'PASSWORD' : 'sekrit',

There are also some deprecation warnings in the logs about, in (I may have added all those ‘settings.BLOG_URLCONF_ROOT’ in when using ‘bjb’ as my URL_PREFIX):

    url(r'^%sadmin/(.*)' % settings.BLOG_URLCONF_ROOT,, name='admin'),

    url(r'^%sadmin/(.*)' % settings.BLOG_URLCONF_ROOT,

But this didn’t work for me so I went back to the old way. The problem was that when I asked to edit a blog post, it brought me to the main admin page. When I clicked on the Change link, it stayed on the main admin page. I’ll have to look into that another time.

An update was required to apps/tagging/managers, in usage_for_queryset, to update the database query for the django 1.2 database scheme (multiple databases). I found this hint.

Also, in order to run django 1.2 on my stable machine, I set up a virtualenv (with --no-site-packages) in which to run it. Had to install all the site-packages into the virtualenv:

  • BeautifulSoup-
  • Django-1.2.1
  • PIL
  • mx
  • openid
  • psycopg2-2.0.7

That’s about it except for infrastructure:

  • easy-install
  • pip-0.8
  • setuptools-0.6c8

Well I suppose I should have started by upgrading byteflow, I’ll have to try that another time. Maybe some of my changes have been fixed in upstream already. However I did quickly note that the byteflow install page still says it requires django 1.0.

Posted by: bjb

Using my blog for it’s intended purpose: notes to self.

django on my server is an older version, my apps developed on my desktop need a newer version of django. I need to deploy virtualenv on my server so I can run a newer version of django for some apps. Like ipaddr and byteflow.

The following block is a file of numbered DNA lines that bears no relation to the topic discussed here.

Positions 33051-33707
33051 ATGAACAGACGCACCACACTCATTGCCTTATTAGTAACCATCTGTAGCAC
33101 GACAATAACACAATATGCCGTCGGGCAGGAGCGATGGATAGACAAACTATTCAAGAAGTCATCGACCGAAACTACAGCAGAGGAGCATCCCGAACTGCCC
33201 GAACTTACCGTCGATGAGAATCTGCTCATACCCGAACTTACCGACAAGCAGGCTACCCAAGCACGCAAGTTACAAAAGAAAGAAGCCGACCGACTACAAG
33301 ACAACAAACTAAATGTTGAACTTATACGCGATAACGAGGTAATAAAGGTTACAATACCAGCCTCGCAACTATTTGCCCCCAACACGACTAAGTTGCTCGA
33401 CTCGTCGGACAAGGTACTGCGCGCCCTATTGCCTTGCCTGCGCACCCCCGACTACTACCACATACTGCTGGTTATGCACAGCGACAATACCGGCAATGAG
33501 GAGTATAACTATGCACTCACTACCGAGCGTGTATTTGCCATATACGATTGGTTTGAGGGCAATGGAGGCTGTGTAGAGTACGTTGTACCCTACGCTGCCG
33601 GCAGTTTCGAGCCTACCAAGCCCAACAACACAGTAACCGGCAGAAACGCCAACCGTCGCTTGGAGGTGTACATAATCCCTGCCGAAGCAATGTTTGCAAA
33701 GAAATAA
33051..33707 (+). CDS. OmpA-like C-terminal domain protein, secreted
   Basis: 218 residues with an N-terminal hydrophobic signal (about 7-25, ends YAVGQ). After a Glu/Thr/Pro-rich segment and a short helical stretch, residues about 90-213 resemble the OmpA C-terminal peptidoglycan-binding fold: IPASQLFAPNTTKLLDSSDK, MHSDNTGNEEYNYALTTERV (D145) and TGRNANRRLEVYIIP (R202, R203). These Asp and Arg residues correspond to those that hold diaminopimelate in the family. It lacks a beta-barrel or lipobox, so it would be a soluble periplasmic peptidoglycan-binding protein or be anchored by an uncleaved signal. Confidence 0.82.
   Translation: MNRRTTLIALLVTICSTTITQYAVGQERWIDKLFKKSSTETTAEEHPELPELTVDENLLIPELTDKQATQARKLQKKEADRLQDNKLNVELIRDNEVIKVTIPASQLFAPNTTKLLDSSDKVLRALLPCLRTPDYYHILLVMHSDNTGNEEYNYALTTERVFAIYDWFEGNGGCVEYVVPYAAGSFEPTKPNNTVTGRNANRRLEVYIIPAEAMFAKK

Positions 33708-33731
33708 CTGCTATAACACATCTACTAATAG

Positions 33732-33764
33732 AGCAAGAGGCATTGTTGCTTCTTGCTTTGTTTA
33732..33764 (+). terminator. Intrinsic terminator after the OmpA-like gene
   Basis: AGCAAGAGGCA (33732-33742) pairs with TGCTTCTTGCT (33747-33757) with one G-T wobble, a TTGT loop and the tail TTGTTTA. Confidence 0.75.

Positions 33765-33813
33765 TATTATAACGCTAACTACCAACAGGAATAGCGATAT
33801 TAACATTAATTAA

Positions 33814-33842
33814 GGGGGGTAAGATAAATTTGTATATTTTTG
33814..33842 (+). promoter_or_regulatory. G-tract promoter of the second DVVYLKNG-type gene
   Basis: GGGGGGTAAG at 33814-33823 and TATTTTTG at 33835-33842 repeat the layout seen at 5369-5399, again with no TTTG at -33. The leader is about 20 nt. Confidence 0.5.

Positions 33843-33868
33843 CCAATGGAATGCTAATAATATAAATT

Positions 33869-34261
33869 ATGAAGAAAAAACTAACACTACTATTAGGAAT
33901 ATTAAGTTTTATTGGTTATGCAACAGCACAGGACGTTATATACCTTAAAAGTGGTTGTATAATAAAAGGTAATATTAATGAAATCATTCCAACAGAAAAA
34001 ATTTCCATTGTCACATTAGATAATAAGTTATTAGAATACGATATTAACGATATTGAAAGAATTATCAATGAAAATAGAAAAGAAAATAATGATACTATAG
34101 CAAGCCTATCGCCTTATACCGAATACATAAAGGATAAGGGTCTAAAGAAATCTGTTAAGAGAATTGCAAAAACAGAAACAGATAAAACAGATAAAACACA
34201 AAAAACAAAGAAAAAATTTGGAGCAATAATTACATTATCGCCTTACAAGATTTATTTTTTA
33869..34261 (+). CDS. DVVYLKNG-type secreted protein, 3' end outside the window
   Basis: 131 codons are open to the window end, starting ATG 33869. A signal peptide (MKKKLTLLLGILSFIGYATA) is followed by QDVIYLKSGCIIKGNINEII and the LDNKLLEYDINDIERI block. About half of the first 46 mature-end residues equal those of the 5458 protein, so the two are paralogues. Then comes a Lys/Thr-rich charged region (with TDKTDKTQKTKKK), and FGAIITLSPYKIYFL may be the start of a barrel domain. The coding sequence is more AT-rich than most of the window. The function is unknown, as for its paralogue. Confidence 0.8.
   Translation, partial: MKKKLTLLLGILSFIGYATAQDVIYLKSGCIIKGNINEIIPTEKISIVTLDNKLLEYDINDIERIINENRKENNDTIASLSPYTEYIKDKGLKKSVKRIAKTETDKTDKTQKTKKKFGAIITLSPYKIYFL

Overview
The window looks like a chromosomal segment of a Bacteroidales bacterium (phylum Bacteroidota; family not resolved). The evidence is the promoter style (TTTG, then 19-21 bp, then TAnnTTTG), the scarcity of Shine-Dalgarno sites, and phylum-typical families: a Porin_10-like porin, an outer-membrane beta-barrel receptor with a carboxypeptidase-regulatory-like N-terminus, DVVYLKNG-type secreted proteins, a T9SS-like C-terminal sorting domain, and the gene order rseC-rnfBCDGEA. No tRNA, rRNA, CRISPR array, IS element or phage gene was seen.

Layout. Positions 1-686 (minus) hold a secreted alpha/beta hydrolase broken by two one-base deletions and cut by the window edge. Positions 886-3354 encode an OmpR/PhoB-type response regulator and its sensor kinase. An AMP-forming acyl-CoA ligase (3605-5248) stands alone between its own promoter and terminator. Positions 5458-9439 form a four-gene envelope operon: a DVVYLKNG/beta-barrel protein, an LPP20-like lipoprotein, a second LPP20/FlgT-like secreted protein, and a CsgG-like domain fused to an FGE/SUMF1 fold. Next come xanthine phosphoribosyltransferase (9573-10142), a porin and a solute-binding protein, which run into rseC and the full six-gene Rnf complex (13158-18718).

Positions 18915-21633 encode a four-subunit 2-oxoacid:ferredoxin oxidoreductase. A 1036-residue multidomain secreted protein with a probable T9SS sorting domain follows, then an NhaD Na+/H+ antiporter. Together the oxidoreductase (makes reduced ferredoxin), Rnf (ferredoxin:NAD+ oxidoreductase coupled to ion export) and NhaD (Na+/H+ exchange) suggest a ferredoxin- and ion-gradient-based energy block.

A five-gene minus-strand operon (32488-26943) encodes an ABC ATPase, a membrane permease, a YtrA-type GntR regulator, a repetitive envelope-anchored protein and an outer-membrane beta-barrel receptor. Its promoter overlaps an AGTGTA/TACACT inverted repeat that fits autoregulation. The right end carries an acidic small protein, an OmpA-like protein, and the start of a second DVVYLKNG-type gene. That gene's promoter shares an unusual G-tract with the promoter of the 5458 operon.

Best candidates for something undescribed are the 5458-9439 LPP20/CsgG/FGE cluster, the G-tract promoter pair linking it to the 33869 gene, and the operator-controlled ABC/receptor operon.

byteflow in particular, needs jquery.js (for attaching an image to a post, via postimage app and TAGGING_AUTOCOMPLETE_JS_BASE_URL setting) and that is not included in django 1.0.2.

But I’m out of time for today, so this is a task for another day.

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Posted by: bjb

I had to look at a 9-MB json file this weekend. Here’s how I converted it from one-line to indented multi-line:

$ sudo apt-get install python-simplejson
$ dpkg -L python-simplejson
$ less /usr/share/pyshared/simplejson/tests/

$ python
>>> import simplejson as json
>>> f = open (big.json, 'r')
>>> oneline = ()
>>> f.close
>>> ds = json.loads (oneline)                  # ds = "data structure"
>>> multiline = json.dumps (ds, indent="  ")   # two spaces / indent level
>>> f = open (formatted.json, 'w')
>>> f.write (multiline)
>>> f.close ()
>>> ^D

In reviewing the steps for this blog post, I note that there is also a “load” function, that might be even easier.

>>> import simplejson as json
>>> dir (json)
['Decimal', 'JSONDecodeError', 'JSONDecoder', 'JSONEncoder',\
 'OrderedDict', '__all__', '__author__', '__builtins__', '__doc__',\
'__file__', '__name__', '__package__', '__path__', '__version__',\
'_default_decoder', '_default_encoder', '_import_OrderedDict',\
'_import_c_make_encoder', '_speedups', '_toggle_speedups',\
'decoder', 'dump', 'dumps', 'encoder', 'load', 'loads', 'ordered_dict',\

Example input:

[{'pk': '5', 'model': 'theModel', 'fields': {'two': 'two', 'one': 'one'}}]

Example output:

    "pk": "5", 
    "model": "theModel", 
    "fields": {
      "two": "two", 
      "one": "one"